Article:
The Labyrinth of Solitude: Life and Thought in Mexico Test | Mid-Book Test - Medium

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This test consists of 5 multiple choice questions, 5 short answer questions, and 10 short essay questions.

Multiple Choice Questions

1. What analogy does Paz use to explain Mexico's history?
(a) A child without a future.
(b) A man searching for his parents.
(c) A man searching for his wife.
(d) A child without a family.

2. Why are a woman's instincts those of a species rather than her own?
(a) She must have instincts of the species in order to perpetuate the race.
(b) As an inferior person, she does not have individual instincts.
(c) She is the incarnation of the life force, which itself is impersonal.
(d) Her individual instincts are obliterated because of her proximity to the Divine.

3. How does the pachuco present himself to the people around him?
(a) As a lost man.
(b) As one of the group.
(c) As a man searching for a home.
(d) As a solitary, challenging figure.

4. What happens when the Mexican dissimulates?
(a) He preserves his individuality intact.
(b) He merges with the common people.
(c) He nearly ceases to exist.
(d) He becomes estranged from society.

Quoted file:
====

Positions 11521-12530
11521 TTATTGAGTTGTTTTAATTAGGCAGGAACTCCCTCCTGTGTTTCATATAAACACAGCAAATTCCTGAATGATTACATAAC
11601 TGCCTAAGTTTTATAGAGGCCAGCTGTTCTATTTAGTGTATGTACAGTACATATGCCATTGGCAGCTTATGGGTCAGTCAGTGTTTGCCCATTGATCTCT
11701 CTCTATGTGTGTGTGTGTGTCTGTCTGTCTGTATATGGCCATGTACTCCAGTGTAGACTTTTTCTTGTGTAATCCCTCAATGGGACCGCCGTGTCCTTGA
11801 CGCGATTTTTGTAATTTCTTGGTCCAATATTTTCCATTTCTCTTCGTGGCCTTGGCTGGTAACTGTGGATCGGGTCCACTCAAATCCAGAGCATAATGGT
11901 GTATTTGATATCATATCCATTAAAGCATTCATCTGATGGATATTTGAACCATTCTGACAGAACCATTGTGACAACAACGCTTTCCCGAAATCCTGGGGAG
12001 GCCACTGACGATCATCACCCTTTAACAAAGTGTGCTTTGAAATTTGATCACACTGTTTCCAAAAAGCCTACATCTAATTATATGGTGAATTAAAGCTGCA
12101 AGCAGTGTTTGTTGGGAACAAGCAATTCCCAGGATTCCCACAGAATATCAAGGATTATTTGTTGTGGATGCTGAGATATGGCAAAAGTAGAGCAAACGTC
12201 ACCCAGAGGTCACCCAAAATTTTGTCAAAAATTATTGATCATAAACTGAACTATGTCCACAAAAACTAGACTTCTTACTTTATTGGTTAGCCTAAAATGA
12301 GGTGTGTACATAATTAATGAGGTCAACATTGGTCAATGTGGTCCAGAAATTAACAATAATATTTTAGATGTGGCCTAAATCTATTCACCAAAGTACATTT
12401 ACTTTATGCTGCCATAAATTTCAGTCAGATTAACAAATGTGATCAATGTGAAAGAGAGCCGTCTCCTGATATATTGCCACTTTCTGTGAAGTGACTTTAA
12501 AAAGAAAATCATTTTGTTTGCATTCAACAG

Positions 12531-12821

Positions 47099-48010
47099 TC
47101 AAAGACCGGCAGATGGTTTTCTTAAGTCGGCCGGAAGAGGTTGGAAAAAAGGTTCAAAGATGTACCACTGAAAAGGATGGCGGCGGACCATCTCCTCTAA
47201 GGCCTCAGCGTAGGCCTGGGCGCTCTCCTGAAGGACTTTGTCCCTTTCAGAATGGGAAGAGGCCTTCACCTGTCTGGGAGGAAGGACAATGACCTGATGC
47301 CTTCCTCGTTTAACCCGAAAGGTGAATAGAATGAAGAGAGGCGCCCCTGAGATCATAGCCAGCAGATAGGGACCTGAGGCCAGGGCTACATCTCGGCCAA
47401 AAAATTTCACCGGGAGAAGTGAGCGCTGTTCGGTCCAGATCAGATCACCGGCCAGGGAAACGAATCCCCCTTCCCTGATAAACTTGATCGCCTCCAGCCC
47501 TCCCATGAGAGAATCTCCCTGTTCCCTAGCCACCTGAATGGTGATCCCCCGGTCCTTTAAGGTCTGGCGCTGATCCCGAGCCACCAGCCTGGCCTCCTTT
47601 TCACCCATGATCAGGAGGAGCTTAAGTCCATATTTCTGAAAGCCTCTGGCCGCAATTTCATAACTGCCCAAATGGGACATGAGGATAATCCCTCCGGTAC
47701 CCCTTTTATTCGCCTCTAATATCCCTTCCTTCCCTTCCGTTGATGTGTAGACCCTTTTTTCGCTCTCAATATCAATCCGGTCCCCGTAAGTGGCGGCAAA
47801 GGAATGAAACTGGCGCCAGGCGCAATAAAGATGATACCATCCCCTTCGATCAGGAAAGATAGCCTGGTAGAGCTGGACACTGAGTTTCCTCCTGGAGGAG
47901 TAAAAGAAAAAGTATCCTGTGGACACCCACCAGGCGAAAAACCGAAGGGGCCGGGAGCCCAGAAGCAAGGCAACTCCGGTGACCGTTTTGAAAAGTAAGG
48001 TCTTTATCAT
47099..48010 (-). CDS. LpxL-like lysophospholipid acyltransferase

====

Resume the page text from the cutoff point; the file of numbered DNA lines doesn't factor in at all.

5. According to Paz's argument, what is the source of the North American's irritation with the pachuco?
(a) He sees the pachuco as a threat to North American society.
(b) He does not know how to relate to the pachuco.
(c) He sees the pachuco as an invader.
(d) He sees the pachuco as a mythical figure, and thus dangerous.

Short Answer Questions

1. In Paz's opinion, when is a person most likely to see himself as precious and unique?

2. In Latin America, what was the importance of Jose Gorostiza's poem, Muerte sin Fin?

3. What is the most valued trait in both the military and political realms?

4. What is the Mexican concept of work?

5. When Aztec victims were sacrificed, why did their deaths lack personal meaning?

Short Essay Questions

1. According to Alarcon, why does the liar lie to himself? Given what you know of the Mexican mindset, does that make sense?

2. In Chapter Three, the following idea is presented: "There is nothing so joyous as a Mexican fiesta, but there is also nothing so sorrowful. Fiesta night is also a night of mourning" (Chapter 3, page 53). What does that mean?

3. What is Paz's understanding of woman? How does it fit the Mexican mindset?

4. How does North American culture view the pachuco? Does the pachuco accept or reject that culture's perception of him?

5. What is left of the colonial world? Are those remnants the best or the worst parts that could be left behind?

6. What is the world of terrorism like? How is it different from the past world of conquest and war?

7. How did the Aztecs view sin? How does that idea explain the Conquest? What enormous change did Catholicism introduce?

8. What were Paz's impressions of the United States? How does that contrast with the literature being written? In your mind, what accounts for the discrepancy?

9. How important are fiestas in Mexican culture? What relationship exists between the fiesta and the individual?

10. When does Paz say that a nation questions itself? Is it necessary?

(see the answer keys)

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